Leading pro-life professor, critic of North Carolina gov. found dead at home
WILMINGTON, North Carolina, July 24, 2020 (LifeSiteNews) ― A well-known pro-life professor, columnist, and critic of the governor of North Carolina was found dead at home yesterday.
Police are investigating the death of Mike S. Adams, the tenured University of North Carolina-Wilmington professor who became a lightning rod for left-wing hate after posting a series of tweets his critics claimed were sexist and racist.
Described by pro-life author Dave Sterrett as “a bold voice for the unborn,” Adams’ most recent tweets included “Abortion intentionally kills an innocent human being” and “It is wrong to intentionally kill an innocent human being.” Adams publicly debated abortionist Willie Parker in 2019.
According to CBS, deputies from the New Hanover County Sheriff’s Office found Adams’ body after coming to his Wilmington home to do a “wellness check.” Adams, 55, was to take early retirement from UNCW on August 1, having been forced out by an administration under siege by left-wing protests demanding his firing. The professor of sociology and criminology had reached a settlement of $504,702 from the university for lost wages and benefits.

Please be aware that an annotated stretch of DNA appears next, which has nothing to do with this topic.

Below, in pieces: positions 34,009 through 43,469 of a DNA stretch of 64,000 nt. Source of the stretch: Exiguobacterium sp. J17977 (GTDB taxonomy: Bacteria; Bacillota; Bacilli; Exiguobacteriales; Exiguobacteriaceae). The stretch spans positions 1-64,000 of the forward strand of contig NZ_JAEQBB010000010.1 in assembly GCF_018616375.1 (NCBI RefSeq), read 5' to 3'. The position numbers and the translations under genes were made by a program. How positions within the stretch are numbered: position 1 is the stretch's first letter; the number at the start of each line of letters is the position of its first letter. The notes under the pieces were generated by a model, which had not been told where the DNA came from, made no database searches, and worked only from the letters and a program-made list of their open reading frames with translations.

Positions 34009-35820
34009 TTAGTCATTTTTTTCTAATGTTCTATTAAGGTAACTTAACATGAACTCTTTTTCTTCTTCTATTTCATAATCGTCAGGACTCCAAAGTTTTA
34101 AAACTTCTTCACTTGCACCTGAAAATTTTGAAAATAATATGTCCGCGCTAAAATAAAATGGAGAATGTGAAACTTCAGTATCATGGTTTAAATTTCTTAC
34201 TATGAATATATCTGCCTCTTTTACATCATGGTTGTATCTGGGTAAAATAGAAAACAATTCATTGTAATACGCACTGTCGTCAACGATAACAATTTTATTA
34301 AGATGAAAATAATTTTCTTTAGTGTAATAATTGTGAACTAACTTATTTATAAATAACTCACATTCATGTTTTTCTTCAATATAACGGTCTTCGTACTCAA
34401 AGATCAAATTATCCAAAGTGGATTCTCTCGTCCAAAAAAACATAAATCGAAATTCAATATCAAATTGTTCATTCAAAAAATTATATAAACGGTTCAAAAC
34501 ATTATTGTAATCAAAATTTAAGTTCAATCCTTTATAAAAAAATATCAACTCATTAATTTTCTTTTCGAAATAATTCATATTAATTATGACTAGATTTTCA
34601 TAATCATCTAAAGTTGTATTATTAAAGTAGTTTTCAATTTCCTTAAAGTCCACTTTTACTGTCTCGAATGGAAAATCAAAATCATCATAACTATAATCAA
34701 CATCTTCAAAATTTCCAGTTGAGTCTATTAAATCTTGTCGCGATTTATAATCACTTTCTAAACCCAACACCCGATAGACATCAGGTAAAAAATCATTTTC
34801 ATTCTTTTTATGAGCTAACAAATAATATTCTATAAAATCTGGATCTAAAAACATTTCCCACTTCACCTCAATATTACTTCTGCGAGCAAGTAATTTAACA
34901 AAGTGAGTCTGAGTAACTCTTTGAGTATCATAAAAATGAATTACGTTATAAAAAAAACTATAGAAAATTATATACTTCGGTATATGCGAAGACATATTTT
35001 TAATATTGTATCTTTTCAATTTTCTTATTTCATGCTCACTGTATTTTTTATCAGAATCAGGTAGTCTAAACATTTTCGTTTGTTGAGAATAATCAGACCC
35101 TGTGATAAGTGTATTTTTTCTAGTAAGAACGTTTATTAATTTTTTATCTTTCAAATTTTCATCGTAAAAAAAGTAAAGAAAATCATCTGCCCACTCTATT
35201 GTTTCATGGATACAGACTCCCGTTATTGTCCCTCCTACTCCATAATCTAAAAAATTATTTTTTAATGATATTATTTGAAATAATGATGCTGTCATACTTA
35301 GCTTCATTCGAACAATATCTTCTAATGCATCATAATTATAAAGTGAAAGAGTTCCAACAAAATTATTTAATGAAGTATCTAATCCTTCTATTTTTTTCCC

Critical of Governor Roy Cooper’s lockdown orders, one of Adams’ most controversial tweets stated that the universities should stay open but that non-essential majors, like Women’s Studies, should go. A May 30 tweet addressed the governor as “Massa Cooper,” a reference to the slave-“owner” relationship in the antebellum South, and described North Carolina under lockdown as a “slave state.”
“This evening I ate pizza and drank beer with six guys at a six seat table top. I almost felt like a free man who was not living in the slave state of North Carolina,” he wrote. “Massa Cooper, let my people go!”
The remarks supporting or condemning the tweet have now been joined by tweets celebrating Adams’ death.
Conservative activists with Young America’s Foundation (YAF), as well as commentator and author Michelle Malkin, mourned his death.
Longtime Townhall Columnist Mike Adams Has Died https://t.co/xyhlBP42A7— Katie Pavlich (@KatiePavlich) July 24, 2020
Oh this is terrible news. @MikeSAdams was smart, brave, always cheerful & a gentleman of great faith. In shock. We always vowed to do the #manitouincline together and never did. I’m heartsick. https://t.co/2XTAQIr5tc— Michelle Malkin (@michellemalkin) July 24, 2020
Unlike so many phony champions of free speech, @mikesadams was the real deal. He faced enormous campus pressure to conform. Defied #CancelCulture —and pushed back not only against the Left, but also gatekeepers of the Right. He was a strong & gracious Christian. Gone too soon.— Michelle Malkin (@michellemalkin) July 24, 2020
“Mike wasn’t just a free speech warrior; he was a free speech general,” wrote the students of UNCW’s YAF chapter. “Every conservative student at UNCW owes Mike Adams a debt which we can only hope one day to repay.”
Today is a sad day at our little chapter. Our dear and beloved advisor and mentor, Mike Adams, has passed away. Below is our statement, YAF at UNCW will never be the same. pic.twitter.com/el7xCjiud8— UNCW YAF (@YAFUNCW) July 24, 2020
Prof. Adams was fierce critic of police brutality, ‘evil and despicable’ North Carolina governor